WARNING: While not explicit, per se...this review does touch on some subject matter some folks might simply not want to read about. I don't mean to offend anyone, but there's no way to review the movie otherwise, in my opinion.

SHAME has been called the "movie about the sex addict" and this is a rather unfair over-simplification. It also implies that there might be lots of juicy sex scenes, especially given its NC-17 rating. If THIS is what you're expecting, you are in for a disappointment.

Director Steve McQueen's film is a character study of one very specific sex addict, Brandon (Michael Fassbender). And I'm not even sure if Brandon is a sex addict or something different. He is certainly a man driven to spending virtually all his spare time (and much of his time at work) viewing porn and pleasuring himself. He spends lots of money on prostitutes. He is also attractive enough to draw yearning from women looking for a good time and a quickie in an alley (literally at one point). But NONE of these activities give him any pleasure whatsoever. In fact, he seems to suffer a psychic pain at his despair in not truly drawing any pleasure from his compulsions. I read one review in which the viewer describes him as a "monster." I felt much the opposite...he is a creature to be pitied. Having said that, I felt pity mostly because we saw everything from Brandon's perspective. Not much attention is paid to the damage he may be causing others (with one key exception, which I'll discuss below)...therefore, we see HIS torment and HIS unhappiness and HIS damage. It's hard not to feel sorry for him, even as we're repulsed by his activities. This is a smart guy who knows better...but his self-knowledge only makes him hate himself more...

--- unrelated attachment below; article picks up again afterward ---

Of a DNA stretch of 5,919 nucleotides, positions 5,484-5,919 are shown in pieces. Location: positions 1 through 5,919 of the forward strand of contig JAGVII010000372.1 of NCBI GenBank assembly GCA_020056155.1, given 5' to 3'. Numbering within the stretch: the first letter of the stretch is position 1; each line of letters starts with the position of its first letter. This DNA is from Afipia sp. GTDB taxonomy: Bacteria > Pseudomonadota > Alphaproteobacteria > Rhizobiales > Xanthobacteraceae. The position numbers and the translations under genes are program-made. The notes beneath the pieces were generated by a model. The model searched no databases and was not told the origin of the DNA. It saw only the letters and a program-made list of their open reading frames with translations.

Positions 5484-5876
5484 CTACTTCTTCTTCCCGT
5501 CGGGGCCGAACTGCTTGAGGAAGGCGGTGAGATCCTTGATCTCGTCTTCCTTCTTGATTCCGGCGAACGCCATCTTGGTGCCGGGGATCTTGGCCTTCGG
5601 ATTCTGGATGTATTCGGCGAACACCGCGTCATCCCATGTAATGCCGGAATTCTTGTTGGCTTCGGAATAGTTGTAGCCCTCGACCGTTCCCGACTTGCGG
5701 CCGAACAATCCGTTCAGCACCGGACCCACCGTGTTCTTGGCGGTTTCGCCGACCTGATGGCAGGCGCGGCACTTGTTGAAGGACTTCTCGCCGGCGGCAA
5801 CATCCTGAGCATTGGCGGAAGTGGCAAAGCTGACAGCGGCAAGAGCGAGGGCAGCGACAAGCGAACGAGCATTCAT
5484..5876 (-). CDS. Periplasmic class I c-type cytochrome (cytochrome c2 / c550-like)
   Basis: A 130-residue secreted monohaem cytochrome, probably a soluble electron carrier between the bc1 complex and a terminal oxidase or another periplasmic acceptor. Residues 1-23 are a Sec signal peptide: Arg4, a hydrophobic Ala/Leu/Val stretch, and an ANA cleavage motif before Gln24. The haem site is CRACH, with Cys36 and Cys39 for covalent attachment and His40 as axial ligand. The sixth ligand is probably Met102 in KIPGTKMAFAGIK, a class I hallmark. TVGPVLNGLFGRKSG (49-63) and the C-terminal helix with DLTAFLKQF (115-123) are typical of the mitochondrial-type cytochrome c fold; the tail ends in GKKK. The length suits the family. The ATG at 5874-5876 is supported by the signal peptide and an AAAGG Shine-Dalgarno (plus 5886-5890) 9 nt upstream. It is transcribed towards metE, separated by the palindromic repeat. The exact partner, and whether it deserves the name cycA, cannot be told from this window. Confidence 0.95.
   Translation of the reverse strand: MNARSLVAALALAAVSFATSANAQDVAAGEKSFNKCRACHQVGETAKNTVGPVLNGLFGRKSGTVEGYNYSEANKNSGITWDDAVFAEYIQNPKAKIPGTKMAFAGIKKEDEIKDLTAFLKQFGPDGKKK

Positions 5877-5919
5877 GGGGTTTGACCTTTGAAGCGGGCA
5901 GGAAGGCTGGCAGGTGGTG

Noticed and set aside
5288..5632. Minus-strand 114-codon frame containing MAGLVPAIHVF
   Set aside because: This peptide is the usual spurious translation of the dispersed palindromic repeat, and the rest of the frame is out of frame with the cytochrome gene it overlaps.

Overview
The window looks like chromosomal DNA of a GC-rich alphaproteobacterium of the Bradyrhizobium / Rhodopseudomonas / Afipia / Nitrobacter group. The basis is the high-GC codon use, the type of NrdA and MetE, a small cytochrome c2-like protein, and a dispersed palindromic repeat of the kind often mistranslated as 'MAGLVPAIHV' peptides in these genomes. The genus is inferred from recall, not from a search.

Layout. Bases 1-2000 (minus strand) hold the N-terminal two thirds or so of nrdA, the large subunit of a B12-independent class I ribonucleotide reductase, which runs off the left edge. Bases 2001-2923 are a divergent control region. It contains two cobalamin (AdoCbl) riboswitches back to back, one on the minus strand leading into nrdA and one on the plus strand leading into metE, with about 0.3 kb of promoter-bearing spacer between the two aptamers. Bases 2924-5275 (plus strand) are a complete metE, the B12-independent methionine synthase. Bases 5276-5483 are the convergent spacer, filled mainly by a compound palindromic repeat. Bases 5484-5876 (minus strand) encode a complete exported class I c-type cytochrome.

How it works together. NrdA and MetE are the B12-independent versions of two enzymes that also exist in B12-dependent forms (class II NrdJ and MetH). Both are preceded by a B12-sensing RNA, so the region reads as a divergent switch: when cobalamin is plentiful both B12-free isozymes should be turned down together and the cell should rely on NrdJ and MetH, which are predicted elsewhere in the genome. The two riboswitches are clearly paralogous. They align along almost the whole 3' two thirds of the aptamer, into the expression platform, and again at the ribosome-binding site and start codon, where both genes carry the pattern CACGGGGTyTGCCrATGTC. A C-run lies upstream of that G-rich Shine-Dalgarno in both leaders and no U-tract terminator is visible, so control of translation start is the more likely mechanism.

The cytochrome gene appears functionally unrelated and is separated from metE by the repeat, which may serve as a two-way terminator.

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75 of 81 people found the following review helpful By Robin Friedman HALL OF FAMETOP 100 REVIEWERVINE VOICE on December 26, 2011
Directed by Steve McQueen, "Shame" explores sexual addiction, alienation, and loneliness in contemporary New York City. With its many sex scenes, the film manages to be unerotic. The movie and its actors have received numerous accolades. The acting is convincing and the scenes of city life well drawn. Many viewers will find this film disturbing.

The film stars Michael Fassbender as a successful 30ish professional named Brandon who cannot control his sexual appetites or channel his sexuality into a relationship. Brandon is both a predator and a victim. He is apparently able to pick up attractive similarly lonely women on the spot for short encounters. Brandon also uses the services of prostitutes. When he is home alone, he watches pornography and camgirls on his computer. He gets confronted with a wide range of pornographic material on his office computer. He is unable to function in an attempted relationship with a coworker, Marianne, (Nichole Beharie) which involves attempted emotion beyond sex. Fassbender plays this role well in his lines, dress, gestures, and facial expressions. He has a sense of decency and is at war with himself.

The other primary character in "Shame" is Brandon's younger sister Sissie played by Carrie Mulligan. Sissie has suicidal tendencies and is emotionally needy. She moves in with Brandon early in the film and the emotional tension mounts between the siblings as the movie progresses. Each sees the serious, devastating issues in the life of the other. Brandon's sexual addition and his relationship with Sissie become intertwined and form the two themes of this movie.

The movie makes have use of atmosphere to establish the sordid character of Brandon's mind.